Ah, Madonna, you had indeed varied visitors at your shrine that evening! What diverse impressions and feelings must the two have carried away. And how much happier are you, with your candles and flowers in your dim chapel, than your many sisters, torn from their seclusion, and set in rows in the great bright galleries, where only the critical eyes of strangers rest upon them, and where no one burns candles in their honour, nor lays violets at their shrine. There is an intense fascination about these old, stiff Madonnas, with their sloping eyes, and grave faces and side-long gaze; not because they are beautiful, but because they were born of faith and vision, and have been consecrated by centuries of prayer. To condemn them as ugly is no less crude a judgment than to praise them as fair. They are neither the one nor the other, but they have a value and poetry of their own, and to form any just conception of their merit they should be seen in special surroundings, or at least considered from a special point of view.

Vasari on Fra Angelico 03/01/2011

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c. 1550

Fra Giovanni Angelico da Fiesole, whose secular name was Guido, deserves to be held in most honourable remembrance, both as an excellent painter and illuminator, and also as a perfect monk. He might have lived comfortably in the world, earning whatever he wished by his art, in which he excelled when still young, but being by nature good and serious, for his satisfaction and quiet, and also principally to save his soul, he entered the order of the Preaching Friars. There are in the convent of San Marco in Florence some choir books illuminated by his hand, which are so beautiful that nothing could be better, and some others like them, which he left at San Domenico of Fiesole, painted with incredible patience. It is true that in these he was aided by an elder brother, who was also an illuminator and skilled in painting. One of the first of this good father’s paintings was in the Certosa of Florence, our Lady with the Child in her arms and angels at her feet singing and playing. He also painted in fresco in Santa Maria Novella.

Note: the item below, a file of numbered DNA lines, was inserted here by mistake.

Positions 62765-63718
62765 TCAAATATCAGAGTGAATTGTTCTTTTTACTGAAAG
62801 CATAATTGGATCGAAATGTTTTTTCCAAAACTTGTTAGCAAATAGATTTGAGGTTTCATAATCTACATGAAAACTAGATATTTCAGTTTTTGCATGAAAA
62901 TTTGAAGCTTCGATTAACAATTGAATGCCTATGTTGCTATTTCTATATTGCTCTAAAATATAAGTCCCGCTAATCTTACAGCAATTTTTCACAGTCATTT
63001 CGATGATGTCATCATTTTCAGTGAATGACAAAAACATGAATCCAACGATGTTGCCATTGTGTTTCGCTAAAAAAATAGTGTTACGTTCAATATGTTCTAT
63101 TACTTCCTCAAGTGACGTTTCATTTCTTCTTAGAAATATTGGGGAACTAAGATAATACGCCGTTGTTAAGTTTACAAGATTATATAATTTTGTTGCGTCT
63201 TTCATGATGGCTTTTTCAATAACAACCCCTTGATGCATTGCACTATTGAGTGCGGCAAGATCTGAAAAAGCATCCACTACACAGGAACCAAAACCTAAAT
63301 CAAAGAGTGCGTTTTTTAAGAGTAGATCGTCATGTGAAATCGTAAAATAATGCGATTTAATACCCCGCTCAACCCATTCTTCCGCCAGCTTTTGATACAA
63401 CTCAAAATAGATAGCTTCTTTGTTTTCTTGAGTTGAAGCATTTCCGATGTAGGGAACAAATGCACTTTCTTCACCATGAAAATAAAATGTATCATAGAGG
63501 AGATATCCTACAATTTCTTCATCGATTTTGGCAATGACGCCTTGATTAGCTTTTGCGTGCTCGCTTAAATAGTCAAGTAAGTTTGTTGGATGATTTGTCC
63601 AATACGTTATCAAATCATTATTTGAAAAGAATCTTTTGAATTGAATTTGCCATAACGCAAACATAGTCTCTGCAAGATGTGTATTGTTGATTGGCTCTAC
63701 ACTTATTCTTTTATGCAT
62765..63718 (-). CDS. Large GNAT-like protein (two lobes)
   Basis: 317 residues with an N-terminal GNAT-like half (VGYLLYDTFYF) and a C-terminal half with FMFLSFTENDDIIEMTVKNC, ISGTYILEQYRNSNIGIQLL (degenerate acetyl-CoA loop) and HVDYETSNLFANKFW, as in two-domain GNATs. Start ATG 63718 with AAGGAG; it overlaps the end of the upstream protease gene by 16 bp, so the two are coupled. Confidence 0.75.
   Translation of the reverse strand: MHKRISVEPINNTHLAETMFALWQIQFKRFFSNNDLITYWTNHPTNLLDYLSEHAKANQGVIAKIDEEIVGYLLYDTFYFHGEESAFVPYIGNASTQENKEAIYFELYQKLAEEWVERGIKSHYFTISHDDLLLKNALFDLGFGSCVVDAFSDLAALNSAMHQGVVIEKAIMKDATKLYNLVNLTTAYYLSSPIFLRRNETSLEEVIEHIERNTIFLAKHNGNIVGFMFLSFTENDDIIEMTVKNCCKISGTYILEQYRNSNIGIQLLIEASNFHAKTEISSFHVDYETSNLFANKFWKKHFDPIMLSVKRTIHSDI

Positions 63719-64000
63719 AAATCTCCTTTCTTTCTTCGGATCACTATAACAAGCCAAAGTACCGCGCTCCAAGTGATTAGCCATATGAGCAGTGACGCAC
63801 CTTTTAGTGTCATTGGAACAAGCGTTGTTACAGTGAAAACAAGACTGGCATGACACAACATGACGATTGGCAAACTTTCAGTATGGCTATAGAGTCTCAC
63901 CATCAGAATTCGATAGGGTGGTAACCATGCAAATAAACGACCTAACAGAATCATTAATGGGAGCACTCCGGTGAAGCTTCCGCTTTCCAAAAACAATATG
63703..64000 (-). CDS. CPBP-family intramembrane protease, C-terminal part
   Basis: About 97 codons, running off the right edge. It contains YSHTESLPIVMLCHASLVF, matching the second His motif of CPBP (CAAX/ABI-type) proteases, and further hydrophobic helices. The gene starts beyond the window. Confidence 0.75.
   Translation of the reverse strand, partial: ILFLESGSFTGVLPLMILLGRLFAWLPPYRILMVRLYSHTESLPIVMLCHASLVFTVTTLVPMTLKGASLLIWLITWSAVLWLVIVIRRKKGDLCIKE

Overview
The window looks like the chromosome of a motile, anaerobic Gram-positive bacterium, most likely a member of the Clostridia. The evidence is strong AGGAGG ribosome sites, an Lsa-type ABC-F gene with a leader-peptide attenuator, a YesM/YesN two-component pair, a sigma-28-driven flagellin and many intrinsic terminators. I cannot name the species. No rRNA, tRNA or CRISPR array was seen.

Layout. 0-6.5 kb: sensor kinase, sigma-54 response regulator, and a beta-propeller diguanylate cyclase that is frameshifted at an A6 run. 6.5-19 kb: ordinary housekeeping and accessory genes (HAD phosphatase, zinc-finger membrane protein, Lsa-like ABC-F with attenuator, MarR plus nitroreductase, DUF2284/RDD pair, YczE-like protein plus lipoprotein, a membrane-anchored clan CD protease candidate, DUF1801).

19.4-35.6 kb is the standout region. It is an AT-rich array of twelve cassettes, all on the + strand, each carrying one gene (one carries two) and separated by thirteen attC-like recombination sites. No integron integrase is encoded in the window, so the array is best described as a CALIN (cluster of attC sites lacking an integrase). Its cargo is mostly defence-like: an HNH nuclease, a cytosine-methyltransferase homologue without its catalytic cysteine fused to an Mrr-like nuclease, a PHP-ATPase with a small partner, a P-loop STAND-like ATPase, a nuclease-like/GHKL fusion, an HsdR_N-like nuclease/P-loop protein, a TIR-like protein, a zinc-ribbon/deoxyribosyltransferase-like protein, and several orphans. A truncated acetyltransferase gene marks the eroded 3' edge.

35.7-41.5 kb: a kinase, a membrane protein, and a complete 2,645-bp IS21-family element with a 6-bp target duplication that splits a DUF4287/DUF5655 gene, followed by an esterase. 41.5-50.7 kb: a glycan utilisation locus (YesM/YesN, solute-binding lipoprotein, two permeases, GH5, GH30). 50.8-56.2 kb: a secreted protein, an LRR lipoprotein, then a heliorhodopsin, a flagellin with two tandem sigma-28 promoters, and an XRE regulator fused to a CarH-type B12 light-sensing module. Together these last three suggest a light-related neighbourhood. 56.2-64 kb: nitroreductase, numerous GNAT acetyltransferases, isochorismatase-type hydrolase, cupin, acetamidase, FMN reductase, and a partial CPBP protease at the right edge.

He was so beloved by Cosimo de’ Medici that when the church and convent of St Marco were built, he caused him to paint in it all the Passion of Jesus Christ, with many of the Saints. They say that for the figure of St. Cosimo Fra Giovanni drew from life his friend the sculptor, Nanni d’Antonio di Banco. Below he painted St. Domenic at the foot of a tree, and in medallions among the branches all the popes, cardinals, bishops, saints, and doctors who had belonged to the order of the Preaching Friars. In these the friars aided him by sending to different places and obtaining portraits from life. He also painted a picture for the high altar of San Domenico of Fiesole, but this has been retouched by other masters and injured; but other pictures there by him have been better preserved, and there are a number of little figures in celestial glory, which are so beautiful that they seem really in Paradise, and no one who sees them can ever weary of looking at them.

But beyond all that Fra Giovanni ever did is a painting in the same church of the Coronation of the Virgin in the midst of a choir of angels and an infinite number of saints, which it gives one a wonderful pleasure to look at, for it seems as if blessed spirits could look no otherwise in heaven, at least if they had bodies, and they are all so lifelike and so sweet; and the whole colouring also of the work seems to be from the hand of a saint or an angel, so that it was with good reason that he was always called Fra Giovanni Angelico.